Set in pre-independent India in a fictitious village by the banks of Padma river in present-day Bangladesh, Padma Nadir Majhi is about a local fisherman, namely Kuber, who finds himself exploited by a small businessman. This was narrated by theatre professional, Yuki Ellias with notes of the flute played by Easwaran Anantram (Vivek), which transported one to Ketupur where the novel was set.

Meanwhile, actor and performer, Priyanka Setia read pages from Pachpan Khambhe Laal Deewarein accompanied by violinist, Sanchit Chaudhary. Written by Usha Priyamvada, the book captures the anguish of Sushma, a hostel warden who’s the sole breadwinner of her family and how she feels obliged to give up pursuing the love of her life as she considers it her duty to look after her three younger siblings.

Had it not been for these readings, the audience would not have even heard of these books.

Yuki Ellias echoes these sentiments too when while recollecting her childhood and school-life and admits that there is a bias towards Hindi and English. Despite being half-Bengali, Yuki had never heard of Padma Nadir Majhi, who knew more about Bengali poetry, limericks and films,  thanks to her Bengali mother who happens to be an avid reader.

However, that is not the only reason that prevents people from reading Indian novels. Priyanka Setia points out, “We live in India where every state has its own language. Most people try to read in their own language. I am also Punjabi and so have read a lot of Punjabi literature.  So for me also, first is Punjabi literature then comes Hindi literature.”

While reading as a hobby is commonly pursued by those who are more inclined towards the arts. Even those not inclined towards the arts, often find themselves reading English novels, if not voraciously, at the very least, a few books here and there by the author or genre of their choice. Like Setia succinctly states, people read English literature as its easily available and trendy.

If only they knew what they were missing out on. Despite being set in pre-independent India, Padma Nadir Majhi perfectly captures how fisherman and for that matter, most blue collar workers and labourers from the unorganized sectors are treated. Rules pertaining to labour laws are not even half as stringent as they should be with workers, farmers and fishermen being grossly underpaid, overworked and made to work in the most inhuman circumstances. Yuki Ellias draws parallels with the novel which also touches upon how a petty and corrupt businessman, Hossain Miya is migrating fishermen to another island to set up a colony of sorts when she says, “All of us are trapped in a  certain sense of being kidnapped, taken to an island to work like dogs. Of course, we get funded for it but exploitation has not changed, it’s maybe gotten worse.”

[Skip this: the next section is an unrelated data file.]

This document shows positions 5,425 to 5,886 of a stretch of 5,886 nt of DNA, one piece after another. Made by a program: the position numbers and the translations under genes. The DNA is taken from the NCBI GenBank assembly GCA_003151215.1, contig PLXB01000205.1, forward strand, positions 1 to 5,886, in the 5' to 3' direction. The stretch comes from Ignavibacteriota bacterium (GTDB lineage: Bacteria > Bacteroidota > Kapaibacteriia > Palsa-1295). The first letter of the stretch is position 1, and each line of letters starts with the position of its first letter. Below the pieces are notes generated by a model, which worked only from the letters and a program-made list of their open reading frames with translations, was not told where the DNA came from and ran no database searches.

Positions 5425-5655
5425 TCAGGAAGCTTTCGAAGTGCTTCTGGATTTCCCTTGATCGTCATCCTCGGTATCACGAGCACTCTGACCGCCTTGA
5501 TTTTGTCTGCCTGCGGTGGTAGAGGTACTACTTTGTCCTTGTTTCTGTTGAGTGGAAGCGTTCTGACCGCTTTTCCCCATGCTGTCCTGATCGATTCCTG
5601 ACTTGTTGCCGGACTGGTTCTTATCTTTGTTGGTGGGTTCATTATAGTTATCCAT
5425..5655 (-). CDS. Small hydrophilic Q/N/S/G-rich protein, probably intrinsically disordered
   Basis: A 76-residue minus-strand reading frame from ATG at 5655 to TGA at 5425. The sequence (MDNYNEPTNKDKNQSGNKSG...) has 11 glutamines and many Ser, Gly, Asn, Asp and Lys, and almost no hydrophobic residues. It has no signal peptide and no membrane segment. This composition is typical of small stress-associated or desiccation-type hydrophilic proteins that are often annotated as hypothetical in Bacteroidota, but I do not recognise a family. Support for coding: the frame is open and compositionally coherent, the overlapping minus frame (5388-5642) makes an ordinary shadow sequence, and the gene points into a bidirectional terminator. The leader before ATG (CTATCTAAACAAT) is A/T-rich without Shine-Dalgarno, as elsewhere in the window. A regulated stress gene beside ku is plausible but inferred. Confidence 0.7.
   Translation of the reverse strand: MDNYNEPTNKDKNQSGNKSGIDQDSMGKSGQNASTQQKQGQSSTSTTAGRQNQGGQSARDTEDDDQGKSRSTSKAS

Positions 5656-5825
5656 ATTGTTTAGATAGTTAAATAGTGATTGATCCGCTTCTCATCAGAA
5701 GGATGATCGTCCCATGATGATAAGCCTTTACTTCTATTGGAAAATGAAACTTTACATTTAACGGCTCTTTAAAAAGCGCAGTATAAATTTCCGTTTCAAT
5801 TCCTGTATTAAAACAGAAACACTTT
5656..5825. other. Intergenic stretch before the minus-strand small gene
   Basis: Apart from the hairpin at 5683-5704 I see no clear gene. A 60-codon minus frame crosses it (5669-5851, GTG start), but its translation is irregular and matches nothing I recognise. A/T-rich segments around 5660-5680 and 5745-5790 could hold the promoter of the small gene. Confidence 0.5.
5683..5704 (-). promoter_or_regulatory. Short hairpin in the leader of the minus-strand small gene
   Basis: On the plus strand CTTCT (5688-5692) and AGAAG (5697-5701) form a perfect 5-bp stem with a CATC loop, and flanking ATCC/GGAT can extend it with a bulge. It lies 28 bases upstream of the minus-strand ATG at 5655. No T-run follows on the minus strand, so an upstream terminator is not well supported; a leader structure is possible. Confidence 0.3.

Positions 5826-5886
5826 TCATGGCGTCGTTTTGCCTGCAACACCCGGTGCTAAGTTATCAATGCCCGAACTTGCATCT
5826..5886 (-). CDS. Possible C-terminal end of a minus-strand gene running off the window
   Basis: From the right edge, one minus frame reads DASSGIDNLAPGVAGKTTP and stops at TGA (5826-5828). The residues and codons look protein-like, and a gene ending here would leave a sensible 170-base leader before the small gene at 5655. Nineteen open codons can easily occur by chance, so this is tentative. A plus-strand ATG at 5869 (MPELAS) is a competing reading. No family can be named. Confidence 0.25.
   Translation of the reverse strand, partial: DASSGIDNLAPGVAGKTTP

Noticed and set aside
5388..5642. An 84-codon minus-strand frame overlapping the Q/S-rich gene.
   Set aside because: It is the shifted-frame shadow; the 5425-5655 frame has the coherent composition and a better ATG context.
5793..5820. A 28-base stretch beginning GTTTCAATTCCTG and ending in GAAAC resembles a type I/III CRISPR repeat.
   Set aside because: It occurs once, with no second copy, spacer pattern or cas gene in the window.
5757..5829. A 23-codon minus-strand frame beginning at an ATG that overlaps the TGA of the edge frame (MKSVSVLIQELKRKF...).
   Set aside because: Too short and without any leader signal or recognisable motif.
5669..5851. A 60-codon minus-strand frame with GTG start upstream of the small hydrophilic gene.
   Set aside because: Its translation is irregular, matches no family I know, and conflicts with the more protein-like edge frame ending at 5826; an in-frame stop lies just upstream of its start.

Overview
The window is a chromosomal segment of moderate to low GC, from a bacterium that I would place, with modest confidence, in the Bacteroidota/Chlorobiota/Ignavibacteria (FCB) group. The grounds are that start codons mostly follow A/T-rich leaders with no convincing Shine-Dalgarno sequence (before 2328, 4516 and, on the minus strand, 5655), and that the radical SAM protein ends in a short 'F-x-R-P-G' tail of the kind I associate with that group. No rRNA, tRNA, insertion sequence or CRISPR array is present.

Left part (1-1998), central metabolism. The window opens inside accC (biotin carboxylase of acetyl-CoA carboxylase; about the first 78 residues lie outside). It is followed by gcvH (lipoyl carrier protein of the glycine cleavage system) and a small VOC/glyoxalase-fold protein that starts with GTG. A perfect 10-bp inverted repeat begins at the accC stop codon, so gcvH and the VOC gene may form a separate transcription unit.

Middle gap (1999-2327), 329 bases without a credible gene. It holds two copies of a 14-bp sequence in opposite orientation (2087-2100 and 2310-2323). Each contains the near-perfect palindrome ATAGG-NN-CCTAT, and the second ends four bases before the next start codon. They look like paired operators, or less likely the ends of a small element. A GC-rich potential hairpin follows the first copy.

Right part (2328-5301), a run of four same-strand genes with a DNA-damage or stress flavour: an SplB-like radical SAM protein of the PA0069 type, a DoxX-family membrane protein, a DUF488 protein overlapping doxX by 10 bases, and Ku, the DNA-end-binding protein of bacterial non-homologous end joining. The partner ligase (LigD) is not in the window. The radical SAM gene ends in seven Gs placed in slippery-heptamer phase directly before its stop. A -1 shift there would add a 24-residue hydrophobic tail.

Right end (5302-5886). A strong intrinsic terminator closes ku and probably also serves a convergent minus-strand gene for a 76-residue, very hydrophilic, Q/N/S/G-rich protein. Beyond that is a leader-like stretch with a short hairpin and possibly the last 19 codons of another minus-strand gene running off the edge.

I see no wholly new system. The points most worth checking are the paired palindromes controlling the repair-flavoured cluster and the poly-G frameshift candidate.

While Padma Nadir Majhi captures the plight of how fishermen are exploited, Pachpan Khambe Laal Deewarein is a story of a hostel warden who is also trapped by her circumstances. Despite finding love, she chooses to resist it and instead fulfil her duty towards her family, who without saying anything expect her to support them since she is working. When she finally does find herself getting attracted to a younger man, Neel, she finds herself subjected to a lot of scrutiny from both her colleagues, students and her family who comment about petty things like how much she goes out and what time she comes, while they assassinate her character, simply because she for once decides to befriend a younger man and thinks about herself.

Pachpan Khambe Laal Deewarein perfectly captures the loneliness and isolation most single working women experience. On one hand, elder, unmarried, working women are viewed as a burden and by virtue of their being women, expected to be sensitive to their families’ needs and put their family first as it is in a woman’s DNA to be family oriented! Setia talks about the hypocrisy while narrating the conversation, Sushma’s aunt, Krishna Masi had with her mother who commented on her high salary and how that will prevent her from attracting suitors, because of which they are okay with her marrying anyone. To which her aunt points out, had Sushma done the same when she was younger, they would have dissuaded her and told her to focus on her studies, instead! Quite telling right, even of 2018?

Just like how older films are dismissed as they will not be contemporary enough, the same applies for novels, especially regional literature about which, awareness is abysmal, however that also is just a notion; Regardless of the time or place it is set in, an evocative story is timeless, the only barrier being our impressions and language, the latter problem, which forms the very basis for Indian Novels Collective’s existence – to reach all kinds of readers, regardless of their nationality, mother tongue or age.